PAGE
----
Henry Silva, the rough and tough actor with more than 100 film appearances, died this week. He was 95.
Silva, known for his roles in “The Manchurian Candidate” and “Ocean’s Eleven,” among many others, died at the Motion Picture and Television Country House and Hospital in Woodland Hills, CA, on Wednesday, a family member confirmed.
Scott Silva, Henry’s son, told Variety his father passed away of natural causes.
The Hollywood “heavy” starred alongside some of the best in the industry as his prolific acting and tough look led him into major roles spanning decades.
The actor starred in “Ocean’s Eleven” alongside Dean Martin, whose daughter initially announced Silva’s death in a statement praising his talent.
“Our hearts are broken at the loss of our dear friend Henry Silva, one of the nicest, kindest and most talented men I’ve had the pleasure of calling my friend,” Deana Martin tweeted. “He was the last surviving star of the original Oceans 11 Movie.”
The New York native dropped out of school as a teenager in the 1940s, but was accepted into the Actors Studio and went on to an illustrious acting career in the United States and Europe.
Silva’s breakthrough role came in the 1950s when he starred as a drug dealer in “A Hatful of Rain” before joining two of Frank Sinatra’s iconic movies in the following decade: “Ocean’s Eleven” and “The Manchurian Candidate.” He also starred in 1963’s “Johnny Cool,” and 1965’s “The Return of Mr. Moto.”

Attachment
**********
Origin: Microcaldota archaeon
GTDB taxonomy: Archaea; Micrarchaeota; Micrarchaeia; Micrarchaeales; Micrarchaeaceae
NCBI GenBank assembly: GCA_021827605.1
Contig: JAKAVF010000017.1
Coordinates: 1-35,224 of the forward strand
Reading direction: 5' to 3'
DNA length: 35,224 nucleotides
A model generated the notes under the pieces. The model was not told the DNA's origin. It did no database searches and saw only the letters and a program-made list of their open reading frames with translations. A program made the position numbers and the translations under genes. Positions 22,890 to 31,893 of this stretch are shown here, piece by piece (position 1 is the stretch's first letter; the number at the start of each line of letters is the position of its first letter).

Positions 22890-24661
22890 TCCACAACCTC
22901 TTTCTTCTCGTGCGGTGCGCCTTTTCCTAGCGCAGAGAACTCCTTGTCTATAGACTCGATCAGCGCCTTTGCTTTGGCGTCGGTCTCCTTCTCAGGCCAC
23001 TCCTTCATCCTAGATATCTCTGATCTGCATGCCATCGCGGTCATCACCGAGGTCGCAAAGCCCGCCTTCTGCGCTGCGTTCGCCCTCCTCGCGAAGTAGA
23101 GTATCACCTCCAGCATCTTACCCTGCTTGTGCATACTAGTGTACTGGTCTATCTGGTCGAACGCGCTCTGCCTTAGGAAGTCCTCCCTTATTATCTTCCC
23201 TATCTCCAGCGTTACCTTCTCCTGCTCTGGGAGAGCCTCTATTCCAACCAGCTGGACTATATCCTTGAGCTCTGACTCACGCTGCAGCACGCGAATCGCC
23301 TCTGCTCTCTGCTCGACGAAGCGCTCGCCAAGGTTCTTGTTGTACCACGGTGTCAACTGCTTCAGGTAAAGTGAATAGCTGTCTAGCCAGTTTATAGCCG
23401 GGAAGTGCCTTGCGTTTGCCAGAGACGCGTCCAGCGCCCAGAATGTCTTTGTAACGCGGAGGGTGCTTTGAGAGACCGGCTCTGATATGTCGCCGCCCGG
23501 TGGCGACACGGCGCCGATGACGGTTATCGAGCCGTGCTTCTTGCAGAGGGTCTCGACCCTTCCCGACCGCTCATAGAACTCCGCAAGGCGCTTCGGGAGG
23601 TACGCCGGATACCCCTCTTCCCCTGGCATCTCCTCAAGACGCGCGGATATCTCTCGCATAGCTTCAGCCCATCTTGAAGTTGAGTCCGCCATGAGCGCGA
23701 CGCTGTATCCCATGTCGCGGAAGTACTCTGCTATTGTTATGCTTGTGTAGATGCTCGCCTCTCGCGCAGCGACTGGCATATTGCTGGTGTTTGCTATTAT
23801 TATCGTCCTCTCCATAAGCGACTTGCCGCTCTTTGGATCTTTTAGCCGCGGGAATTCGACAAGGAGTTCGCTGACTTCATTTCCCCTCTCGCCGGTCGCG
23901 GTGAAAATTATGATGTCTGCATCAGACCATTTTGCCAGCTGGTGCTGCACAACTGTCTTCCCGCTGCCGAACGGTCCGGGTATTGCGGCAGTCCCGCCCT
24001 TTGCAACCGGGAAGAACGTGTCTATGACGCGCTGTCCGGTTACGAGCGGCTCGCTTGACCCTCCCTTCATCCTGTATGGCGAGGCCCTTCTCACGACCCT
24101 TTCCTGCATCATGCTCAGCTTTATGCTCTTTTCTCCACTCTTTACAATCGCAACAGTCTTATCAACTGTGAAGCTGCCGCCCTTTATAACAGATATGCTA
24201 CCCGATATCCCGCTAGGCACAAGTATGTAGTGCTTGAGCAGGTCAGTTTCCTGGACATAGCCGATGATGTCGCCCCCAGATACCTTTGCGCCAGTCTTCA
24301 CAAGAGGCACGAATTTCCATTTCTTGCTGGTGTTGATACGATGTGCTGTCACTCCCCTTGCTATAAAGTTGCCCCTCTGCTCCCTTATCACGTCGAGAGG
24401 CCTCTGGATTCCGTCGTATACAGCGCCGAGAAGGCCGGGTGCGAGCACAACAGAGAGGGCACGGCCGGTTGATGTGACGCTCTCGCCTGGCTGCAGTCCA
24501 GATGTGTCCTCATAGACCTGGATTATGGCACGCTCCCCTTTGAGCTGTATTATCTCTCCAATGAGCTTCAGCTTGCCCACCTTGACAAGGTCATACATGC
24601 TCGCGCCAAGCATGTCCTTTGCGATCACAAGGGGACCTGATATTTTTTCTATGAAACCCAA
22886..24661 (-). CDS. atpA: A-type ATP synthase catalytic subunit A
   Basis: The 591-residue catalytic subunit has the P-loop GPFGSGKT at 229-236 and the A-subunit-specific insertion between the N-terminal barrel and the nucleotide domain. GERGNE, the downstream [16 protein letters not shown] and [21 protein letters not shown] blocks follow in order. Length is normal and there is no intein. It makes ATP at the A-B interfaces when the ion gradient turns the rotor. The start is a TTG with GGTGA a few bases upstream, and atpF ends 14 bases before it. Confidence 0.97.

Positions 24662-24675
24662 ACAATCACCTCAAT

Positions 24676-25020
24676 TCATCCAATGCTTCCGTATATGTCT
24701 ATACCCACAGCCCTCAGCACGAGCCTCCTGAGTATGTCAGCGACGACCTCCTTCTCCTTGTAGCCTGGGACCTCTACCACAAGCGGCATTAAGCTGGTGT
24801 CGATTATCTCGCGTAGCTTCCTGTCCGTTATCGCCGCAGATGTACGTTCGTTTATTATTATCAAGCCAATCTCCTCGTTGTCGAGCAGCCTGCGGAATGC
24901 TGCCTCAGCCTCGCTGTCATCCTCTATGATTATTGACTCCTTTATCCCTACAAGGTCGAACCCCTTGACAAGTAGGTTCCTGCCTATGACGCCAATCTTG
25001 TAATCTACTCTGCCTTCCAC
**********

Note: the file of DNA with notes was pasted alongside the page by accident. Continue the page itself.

Silva’s 1970s were even busier as he scored prominent roles in “Milan Caliber 9” (1972), “Manhunt” (1972) and “The Boss” (1973), as well as European titles including “Cry of a Prostitute,” Umberto Lenzi’s “Almost Human,” “Manhunt in the City” and “Free Hand for a Tough Cop,” “Weapons of Death” and1979’s “Crimebusters,” Variety reported.
In the 1980s, he made appearances with Burt Reynolds in “Sharky’s Machine” (1981), Chuck Norris in “Code of Silence” (1985), and Steven Seagal in “Above the Law” (1988).
Silva’s final film appearance was the 2001 remake of “Ocean’s Eleven,” in which he had a cameo.
The Associated Press contributed to this report.